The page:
Song and spoken word reach for the divine but fall short

theatre review (adelaide) | Read in About 2 minutes
Published 23 Feb 2020
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The Greek gods, like so many pantheons, are fascinating. Not because of their supernatural abilities but because of their fallibility. For all their powers, they are as prone to envy, avarice and lust as any mortal. Perhaps even more so, given their abundant leisure time.

The Flanagan Collective & Gobbledigook Theatre’s ORPHEUS and EURYDICE explored that human side of the gods, bringing them into the modern world with a mix of spoken word and song that was at times hauntingly beautiful. This megamix promises the same, but on a larger scale. Fourteen Songs. Four intertwining stories. It should be (an) epic.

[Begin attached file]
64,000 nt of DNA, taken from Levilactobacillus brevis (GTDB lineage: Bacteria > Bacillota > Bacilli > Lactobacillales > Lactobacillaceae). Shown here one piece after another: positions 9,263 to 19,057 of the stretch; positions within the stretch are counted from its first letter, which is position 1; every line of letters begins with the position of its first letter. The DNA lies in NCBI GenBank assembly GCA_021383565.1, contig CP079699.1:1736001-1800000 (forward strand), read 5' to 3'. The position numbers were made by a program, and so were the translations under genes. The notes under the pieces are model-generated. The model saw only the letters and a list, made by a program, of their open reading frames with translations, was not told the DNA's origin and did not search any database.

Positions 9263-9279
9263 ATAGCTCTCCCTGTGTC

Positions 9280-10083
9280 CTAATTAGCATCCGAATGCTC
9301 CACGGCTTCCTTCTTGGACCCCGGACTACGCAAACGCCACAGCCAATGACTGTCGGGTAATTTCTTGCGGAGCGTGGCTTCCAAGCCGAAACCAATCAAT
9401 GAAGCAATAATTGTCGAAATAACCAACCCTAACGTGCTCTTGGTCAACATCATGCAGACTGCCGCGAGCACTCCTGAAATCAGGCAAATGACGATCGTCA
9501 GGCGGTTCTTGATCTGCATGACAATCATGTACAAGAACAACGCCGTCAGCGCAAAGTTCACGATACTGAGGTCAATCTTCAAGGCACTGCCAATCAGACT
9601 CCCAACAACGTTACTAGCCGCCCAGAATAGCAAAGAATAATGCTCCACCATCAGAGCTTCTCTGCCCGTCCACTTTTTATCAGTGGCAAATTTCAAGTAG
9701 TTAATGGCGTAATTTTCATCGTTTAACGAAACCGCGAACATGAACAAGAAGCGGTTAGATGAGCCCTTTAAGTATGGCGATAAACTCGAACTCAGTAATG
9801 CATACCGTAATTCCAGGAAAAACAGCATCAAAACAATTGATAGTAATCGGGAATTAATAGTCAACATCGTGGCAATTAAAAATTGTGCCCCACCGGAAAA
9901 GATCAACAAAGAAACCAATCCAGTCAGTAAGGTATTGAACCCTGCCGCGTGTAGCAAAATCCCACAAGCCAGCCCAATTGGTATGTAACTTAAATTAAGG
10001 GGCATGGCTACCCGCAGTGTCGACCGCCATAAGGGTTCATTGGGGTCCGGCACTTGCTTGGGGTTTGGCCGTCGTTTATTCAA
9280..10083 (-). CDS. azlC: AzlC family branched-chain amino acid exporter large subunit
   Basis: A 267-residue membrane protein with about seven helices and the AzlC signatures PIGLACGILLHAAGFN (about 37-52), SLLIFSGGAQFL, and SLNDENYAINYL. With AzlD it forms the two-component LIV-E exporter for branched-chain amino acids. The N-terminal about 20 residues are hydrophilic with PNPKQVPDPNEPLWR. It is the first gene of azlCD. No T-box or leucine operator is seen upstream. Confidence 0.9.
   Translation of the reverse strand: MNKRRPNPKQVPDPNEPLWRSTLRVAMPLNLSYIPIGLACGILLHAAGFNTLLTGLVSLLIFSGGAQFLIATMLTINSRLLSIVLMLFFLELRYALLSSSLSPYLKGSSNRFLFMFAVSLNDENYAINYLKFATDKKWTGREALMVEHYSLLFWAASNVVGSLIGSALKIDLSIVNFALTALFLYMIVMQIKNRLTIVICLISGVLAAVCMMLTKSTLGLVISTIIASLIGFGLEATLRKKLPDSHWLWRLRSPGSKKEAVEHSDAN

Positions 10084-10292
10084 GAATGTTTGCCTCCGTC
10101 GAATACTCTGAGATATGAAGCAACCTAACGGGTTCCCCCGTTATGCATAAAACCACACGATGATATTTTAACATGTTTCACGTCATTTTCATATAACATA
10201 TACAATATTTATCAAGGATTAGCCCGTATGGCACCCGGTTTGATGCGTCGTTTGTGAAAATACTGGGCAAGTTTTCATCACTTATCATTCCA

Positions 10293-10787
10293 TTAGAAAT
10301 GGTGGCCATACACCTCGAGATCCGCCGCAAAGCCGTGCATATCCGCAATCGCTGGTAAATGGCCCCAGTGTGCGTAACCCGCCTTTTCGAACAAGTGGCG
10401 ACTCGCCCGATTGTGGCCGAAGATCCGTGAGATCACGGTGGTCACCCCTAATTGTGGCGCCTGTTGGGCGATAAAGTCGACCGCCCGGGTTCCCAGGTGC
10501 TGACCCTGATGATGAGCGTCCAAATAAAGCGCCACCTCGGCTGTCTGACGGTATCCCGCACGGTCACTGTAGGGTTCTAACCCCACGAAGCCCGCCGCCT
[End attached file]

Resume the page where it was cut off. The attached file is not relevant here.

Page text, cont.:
Instead, the gods appear only as an anonymous mass while the main stories follow humans so bland they’re hard to separate. Instead of gods with richly rounded lives, we follow clichéd lovers who invoke and implore higher powers with platitudes fit for motivational posters.

It’s a shame, because the setting is conducive to a rapturous experience. The Black Box Theatre is turned into a sweaty, low roofed club, the audience huddled in the middle of the room as performers swap instruments and jump between stages arrayed around the room. Blues, rock and electronic club music alternate with spoken word and rap, and the performers venture into the audience as they deliver impassioned monologues. They know how to capture a crowd’s attention; unfortunately they couldn’t hold it.